You can get a 208V 5000W element here: http://bostonheatingsupply.com/SP10867NL.aspx

Hope this helps.

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01-09-2013, 11:17 PM   #4
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Would there be a way to select two wires and actually get 240v across it?

Is this a normal thing? I definitely don't see an upside to having this three phase "wye configuration" at the moment...

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01-09-2013, 11:19 PM   #5
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That's a REALLY expensive element... -Would I need to use larger gage wire with it to support more amps @ 208v?

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01-09-2013, 11:32 PM   #6
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I think that you need to verify whether or not you are on 3-phase wye, and if not, precisely what type of power feed you have. If you do have 3-phase wye, then go with a 208V element, like P-J suggests. I have seen Rheem LWD elements at both 5000w and 6000w, but check the length to make sure you can fit them in your kettle.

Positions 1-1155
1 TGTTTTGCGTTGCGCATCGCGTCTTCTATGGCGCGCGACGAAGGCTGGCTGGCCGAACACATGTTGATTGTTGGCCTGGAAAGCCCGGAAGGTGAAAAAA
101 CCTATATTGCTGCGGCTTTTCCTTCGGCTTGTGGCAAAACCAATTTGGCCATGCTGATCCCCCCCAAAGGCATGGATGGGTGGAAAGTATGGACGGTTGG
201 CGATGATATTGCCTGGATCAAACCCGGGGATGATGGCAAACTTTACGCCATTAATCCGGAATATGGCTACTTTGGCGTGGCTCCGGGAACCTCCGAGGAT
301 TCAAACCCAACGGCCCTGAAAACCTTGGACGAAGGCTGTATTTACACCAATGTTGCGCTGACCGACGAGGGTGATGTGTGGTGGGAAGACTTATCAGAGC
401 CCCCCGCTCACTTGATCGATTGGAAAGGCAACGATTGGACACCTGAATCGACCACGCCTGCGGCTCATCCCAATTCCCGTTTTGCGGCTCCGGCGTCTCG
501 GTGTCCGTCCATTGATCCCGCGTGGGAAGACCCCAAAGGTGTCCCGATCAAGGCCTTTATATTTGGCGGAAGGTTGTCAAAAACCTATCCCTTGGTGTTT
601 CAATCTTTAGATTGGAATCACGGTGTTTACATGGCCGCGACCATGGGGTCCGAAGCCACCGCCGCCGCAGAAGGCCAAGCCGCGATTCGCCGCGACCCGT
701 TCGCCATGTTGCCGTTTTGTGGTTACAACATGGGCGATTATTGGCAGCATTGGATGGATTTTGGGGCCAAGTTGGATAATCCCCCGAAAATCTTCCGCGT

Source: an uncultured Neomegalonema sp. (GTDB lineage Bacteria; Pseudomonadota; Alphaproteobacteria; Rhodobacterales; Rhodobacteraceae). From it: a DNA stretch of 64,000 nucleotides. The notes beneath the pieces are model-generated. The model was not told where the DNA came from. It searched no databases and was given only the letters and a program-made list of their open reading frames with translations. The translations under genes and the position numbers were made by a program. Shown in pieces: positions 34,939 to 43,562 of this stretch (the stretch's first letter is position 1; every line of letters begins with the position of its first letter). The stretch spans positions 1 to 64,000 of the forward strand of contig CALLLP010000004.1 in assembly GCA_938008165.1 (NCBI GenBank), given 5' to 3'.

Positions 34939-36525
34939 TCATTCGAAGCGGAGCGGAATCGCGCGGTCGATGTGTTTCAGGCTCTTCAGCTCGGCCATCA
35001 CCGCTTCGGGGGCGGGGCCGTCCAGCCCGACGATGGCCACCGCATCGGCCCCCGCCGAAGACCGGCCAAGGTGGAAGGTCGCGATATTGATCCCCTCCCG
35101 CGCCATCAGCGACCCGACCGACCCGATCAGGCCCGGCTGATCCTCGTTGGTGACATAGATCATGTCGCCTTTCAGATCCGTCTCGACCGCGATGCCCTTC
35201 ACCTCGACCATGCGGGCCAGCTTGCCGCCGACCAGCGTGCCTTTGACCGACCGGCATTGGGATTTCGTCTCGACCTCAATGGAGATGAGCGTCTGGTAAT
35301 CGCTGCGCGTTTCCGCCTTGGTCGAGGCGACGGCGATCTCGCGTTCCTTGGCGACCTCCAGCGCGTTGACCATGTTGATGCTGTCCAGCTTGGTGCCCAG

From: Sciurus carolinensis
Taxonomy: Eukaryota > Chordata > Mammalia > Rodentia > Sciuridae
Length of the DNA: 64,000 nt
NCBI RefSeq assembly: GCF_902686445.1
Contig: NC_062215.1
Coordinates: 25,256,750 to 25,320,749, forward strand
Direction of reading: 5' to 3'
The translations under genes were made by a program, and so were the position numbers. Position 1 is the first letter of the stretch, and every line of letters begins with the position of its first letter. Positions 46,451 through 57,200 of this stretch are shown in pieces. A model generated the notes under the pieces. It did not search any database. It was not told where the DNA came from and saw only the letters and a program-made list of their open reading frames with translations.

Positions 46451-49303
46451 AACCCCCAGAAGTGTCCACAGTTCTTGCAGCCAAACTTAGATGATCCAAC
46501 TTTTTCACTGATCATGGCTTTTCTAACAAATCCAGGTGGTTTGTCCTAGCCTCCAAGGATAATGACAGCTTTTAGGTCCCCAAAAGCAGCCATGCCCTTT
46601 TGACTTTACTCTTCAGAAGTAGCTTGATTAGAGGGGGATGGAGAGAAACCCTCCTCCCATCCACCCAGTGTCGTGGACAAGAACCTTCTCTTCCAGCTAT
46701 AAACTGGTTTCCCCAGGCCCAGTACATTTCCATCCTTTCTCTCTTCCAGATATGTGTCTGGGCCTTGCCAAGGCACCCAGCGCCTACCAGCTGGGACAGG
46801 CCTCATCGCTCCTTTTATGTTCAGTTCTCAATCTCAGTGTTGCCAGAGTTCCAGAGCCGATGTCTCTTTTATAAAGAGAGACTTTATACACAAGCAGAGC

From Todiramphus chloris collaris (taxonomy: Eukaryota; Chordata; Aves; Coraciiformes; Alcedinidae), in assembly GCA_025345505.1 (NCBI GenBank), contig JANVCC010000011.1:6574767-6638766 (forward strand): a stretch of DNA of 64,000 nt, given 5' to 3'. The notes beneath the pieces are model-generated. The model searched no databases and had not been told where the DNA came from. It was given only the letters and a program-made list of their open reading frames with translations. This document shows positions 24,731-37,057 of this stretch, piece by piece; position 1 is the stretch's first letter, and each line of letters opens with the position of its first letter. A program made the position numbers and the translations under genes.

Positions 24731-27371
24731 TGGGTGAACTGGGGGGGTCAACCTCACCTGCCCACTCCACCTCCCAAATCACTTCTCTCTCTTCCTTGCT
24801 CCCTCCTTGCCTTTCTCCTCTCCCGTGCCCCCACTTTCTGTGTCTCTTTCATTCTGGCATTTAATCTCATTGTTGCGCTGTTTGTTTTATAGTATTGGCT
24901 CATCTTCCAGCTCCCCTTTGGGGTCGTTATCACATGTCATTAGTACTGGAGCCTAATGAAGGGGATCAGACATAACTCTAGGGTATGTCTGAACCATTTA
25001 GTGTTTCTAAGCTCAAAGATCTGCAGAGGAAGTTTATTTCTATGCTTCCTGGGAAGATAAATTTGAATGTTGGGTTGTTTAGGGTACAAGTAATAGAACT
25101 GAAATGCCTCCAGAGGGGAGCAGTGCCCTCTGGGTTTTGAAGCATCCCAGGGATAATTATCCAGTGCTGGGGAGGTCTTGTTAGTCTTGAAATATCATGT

If you really do have standard US 120v/240v single phase power, then you should probably go with a 240V element and work with the power company to see if they can help you get closer to 240V. I don't think you would want a 208V element and then have 240V go through it some day, hence my recommendation to find out what you really have for a power feed.

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01-09-2013, 11:43 PM   #7
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Quote:
 Originally Posted by biertourist PJ, what do you mean about this "delta configuration with 240v possibility"? Would there be a way to select two wires and actually get 240v across it? Is this a normal thing? I definitely don't see an upside to having this three phase "wye configuration" at the moment... -
Quote:
 Originally Posted by biertourist That's a REALLY expensive element... -Would I need to use larger gage wire with it to support more amps @ 208v? -

If the power company is delivering 208V 3 phase there is no way for you to get 240V from it. It sounds like your place is located in a predominately industrial area. (Just guessing on that one) I would call the power company and see if thay can change the power being delivered to you.